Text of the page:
Rambling Poetry

Playing with words, snapping them together like lego bricks with idle attention,
like walking where everyone else runs,
or driving twenty-five in a fifty-five while staring at the clouds.
It feels like there are hundreds of thousands of people sprinting past me with a goal for their words,
a construct in mind,
and here I ramble,
not even sure what I’m writing until I’m most of the way through.

Does this have a purpose?
Does it have to?
Is there a purpose to purposelessness?
A blessing in the verbal equivalent of wandering through a city with five hours to kill and no type A’s to set the schedule?

Maybe I find something, maybe I don’t.
Who knew there’s a nice szechuan shop tucked away on 5th?
There isn’t. I made that up. Don’t go there.
It’s an example.

Uncertainty is part of the equation.
Or maybe the recipe. Recipes can be fudged. Equations are pretty solid.
The recipe is a dietary regimen for faith.
Sorry that I’m stuck on that. I don’t seem to have much choice. I could try exercising Sartre’s radical freedom, but there are choices that definitely shouldn’t be taken.
And anyway, I’ve tried self-destructive behavior. It got old long before I realized it had.

So I’m stuck waiting, feeding my faith on a five part mixture.
Prayer, promises, pain, uncertainty and patience,
trusting that the plant growing up in front of me is going to bear some serious fruit eventually.
The leaves do match the description, and I’ve gotten a few lemons off it,
hey, lemonade is SERIOUSLY refreshing in dry weather,
but do you have any idea how long it takes trees to grow?
My twenty-first century existence has not prepared me for waiting on the growth habits of something that measures lifespan in centuries.
Or millenia.
Or eternity.

No, God does not grow,
though Jesus did for a span, so I suppose in a way He did once.
It’s encouraging that He knows what it’s like to be thirty-three and wifeless,
but what he chose to do with Himself at that age tells me what He thinks of my complaints.
“Take up your cross and keep walking.”

Yes big brother. I’ll follow you.
Right after I’m done whining about how hard it is.

I’m getting better. Really. Sometimes I actually remember that other people have problems and I whine on THEIR behalf.
When He reminds me to.
And leads me in the words.
Yeah, I’m getting better because He made me get better. He’s THAT kind of big brother.
The kind you complain about because he makes you do what Dad told you to, but never actually insult because you know He’d beat the pants off anyone who might actually harm you.

The kind who picks you up and pays your bail when you screw up in ways you didn’t even know you were capable of.
Or comes and finds you after your whole misspent youth is done burning to the ground and asks,
“Are you ready to do it Dad’s way now? C’mon, get in the car and we’ll go home.”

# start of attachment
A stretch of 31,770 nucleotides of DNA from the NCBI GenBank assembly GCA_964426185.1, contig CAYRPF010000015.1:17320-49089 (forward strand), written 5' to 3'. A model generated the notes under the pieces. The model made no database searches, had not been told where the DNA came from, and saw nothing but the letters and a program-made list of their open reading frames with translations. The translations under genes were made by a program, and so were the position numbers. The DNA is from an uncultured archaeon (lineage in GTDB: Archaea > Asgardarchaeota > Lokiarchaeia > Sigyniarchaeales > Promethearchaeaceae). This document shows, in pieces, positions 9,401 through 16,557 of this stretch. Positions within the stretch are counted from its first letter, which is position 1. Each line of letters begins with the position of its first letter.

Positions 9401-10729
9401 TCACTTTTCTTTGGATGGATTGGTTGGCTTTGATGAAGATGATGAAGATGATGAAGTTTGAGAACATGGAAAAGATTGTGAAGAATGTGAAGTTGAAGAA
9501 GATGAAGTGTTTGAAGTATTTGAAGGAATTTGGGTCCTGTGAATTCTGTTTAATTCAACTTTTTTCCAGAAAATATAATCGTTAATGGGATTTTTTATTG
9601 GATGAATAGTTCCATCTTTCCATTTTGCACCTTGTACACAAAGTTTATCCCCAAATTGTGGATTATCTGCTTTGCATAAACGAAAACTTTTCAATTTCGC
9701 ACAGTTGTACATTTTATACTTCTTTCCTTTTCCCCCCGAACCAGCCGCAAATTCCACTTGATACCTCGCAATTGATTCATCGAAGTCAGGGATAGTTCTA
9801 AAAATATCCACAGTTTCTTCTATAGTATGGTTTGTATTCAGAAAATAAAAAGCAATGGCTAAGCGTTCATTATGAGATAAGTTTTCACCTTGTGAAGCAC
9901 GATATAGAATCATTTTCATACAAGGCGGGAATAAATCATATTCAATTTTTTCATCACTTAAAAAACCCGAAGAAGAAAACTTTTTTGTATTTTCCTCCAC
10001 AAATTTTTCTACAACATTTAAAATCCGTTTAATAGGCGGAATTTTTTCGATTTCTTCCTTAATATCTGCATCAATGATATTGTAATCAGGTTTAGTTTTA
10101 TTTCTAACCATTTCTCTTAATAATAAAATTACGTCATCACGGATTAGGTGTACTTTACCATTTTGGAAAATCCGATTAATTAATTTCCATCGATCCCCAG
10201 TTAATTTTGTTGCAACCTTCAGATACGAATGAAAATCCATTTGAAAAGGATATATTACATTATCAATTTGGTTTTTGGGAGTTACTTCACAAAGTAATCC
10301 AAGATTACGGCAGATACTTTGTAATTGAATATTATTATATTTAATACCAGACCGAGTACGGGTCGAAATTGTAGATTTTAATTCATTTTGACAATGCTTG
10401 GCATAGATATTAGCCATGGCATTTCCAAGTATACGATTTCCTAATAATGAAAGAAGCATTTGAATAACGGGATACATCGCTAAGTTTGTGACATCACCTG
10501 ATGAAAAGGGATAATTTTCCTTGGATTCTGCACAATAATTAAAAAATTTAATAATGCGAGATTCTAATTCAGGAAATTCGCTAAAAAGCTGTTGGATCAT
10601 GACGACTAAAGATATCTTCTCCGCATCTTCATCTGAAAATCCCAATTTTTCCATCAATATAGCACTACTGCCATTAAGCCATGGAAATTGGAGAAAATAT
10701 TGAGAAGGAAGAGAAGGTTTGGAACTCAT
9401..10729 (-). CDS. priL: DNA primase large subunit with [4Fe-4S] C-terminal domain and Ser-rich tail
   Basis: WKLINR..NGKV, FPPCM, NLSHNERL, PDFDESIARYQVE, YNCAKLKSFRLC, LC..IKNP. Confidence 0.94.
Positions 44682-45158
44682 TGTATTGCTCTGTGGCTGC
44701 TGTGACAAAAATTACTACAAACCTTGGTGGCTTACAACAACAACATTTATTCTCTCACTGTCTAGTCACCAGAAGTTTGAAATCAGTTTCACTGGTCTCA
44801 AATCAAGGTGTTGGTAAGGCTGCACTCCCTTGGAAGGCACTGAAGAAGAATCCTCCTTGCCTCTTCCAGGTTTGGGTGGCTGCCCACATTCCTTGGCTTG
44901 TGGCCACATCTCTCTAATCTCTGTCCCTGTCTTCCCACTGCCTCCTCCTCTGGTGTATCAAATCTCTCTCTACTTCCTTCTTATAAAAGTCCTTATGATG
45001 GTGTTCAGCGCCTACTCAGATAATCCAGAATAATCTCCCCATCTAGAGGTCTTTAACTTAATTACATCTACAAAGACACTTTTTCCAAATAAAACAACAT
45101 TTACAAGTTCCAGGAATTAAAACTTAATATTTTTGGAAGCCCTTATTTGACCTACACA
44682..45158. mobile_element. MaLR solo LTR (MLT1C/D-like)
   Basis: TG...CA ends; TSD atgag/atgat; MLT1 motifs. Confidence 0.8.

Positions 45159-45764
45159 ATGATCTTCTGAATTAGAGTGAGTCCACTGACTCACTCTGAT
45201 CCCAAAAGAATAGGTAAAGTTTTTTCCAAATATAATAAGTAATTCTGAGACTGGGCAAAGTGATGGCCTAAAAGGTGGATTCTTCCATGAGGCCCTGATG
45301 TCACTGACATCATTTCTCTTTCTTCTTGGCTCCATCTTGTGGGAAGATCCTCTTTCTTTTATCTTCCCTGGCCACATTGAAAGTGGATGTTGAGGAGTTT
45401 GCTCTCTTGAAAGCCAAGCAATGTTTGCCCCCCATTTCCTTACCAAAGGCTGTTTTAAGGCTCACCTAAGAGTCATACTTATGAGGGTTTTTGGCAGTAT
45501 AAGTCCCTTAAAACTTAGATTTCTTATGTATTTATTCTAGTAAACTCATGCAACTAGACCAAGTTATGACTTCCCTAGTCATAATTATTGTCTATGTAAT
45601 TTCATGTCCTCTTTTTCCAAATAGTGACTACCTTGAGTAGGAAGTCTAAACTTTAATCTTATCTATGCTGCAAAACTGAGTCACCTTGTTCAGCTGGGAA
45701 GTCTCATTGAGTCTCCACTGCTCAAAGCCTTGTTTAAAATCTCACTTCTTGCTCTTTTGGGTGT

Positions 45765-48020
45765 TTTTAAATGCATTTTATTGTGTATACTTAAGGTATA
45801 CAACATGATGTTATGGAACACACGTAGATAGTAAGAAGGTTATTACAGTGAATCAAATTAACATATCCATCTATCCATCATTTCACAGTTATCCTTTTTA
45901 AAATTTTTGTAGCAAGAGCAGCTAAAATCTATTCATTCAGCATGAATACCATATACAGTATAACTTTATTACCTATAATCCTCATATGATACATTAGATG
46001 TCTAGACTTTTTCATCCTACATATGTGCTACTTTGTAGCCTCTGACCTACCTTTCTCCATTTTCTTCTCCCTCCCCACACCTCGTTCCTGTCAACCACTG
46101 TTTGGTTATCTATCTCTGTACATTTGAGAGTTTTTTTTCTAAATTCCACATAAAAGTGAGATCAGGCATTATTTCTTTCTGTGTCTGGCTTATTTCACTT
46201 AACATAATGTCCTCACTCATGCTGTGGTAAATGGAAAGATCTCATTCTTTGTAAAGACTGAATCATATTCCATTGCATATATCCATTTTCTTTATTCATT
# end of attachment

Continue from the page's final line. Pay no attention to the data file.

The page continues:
I’ve got nothing left, Big Bro. I wasted everything Dad gave me.

“You’ve got me confused with that other older brother. Come on. Someone else can feed the pigs.”


“Car. Now.”


That’s my Jesus.
That’s how I know him.
Most people don’t seem to.
Yet I wander aimlessly and find him everywhere.

Finding Him everywhere is a funny concept.
If I read a novel shouldn’t I find the author everywhere in it?
Yes and no.
Even though every sentence is obviously his handiwork, a good author knows how to get out of the way of the story so that it can point to something bigger than himself.
In God’s case, when He authors something, something being everything, it points to Himself.
There IS nothing bigger.
Yet somehow He also gets out of the way of the story.
Yes He’s telling it, and yes it’s about Him, but just try and spot Him doing it.
His technique is masterful.
That’s an understatement, actually.
Every technique that human authors have ever devised is a fumbling attempt to stuff a tiny fraction of the story into a whole book that He can put into one flower without seeming to try.

And one flower and a bee…
That’s a thing of wonder.

Doubt me?

Sit still some time and just watch a bee visiting flowers, fumbling around gathering nectar and pollen.
Look through a camera with a zoom lens if it helps you focus.
Or if you don’t like being close to bees.

I did it for a full minute once.
Or maybe two or five. I wasn’t keeping track.
At some point I started crying.
Maybe I’m the only man who’s ever been brought to tears by watching a bumble bee bumbling through a garden.

But I doubt it. It was glorious.
Glorious, and gentle, and simple, and beautiful, and good.
Like walking through a city for five hours with nothing to do,
exploring aimlessly and watching for one of those moments when God checks to see if anyone is paying attention.

That’s every moment of every day, mind you.
He’s always checking, always preparing a glimpse of Home,
always saying,
“Get in the car with your brother, I’ve got such wonderful things prepared for you in what’s to come.”

The message is there for the ramblers,
for the people who’ve lost the certainty that the plans of this world are where it’s at and are willing to try that uncertain route called “faith”.
Uncertain because someone else is driving.
And He has unusual ideas about the best life choices for a man who is thirty-three and wifeless.

No, he’s definitely not safe.
But He is good.
And He also tells a great story.


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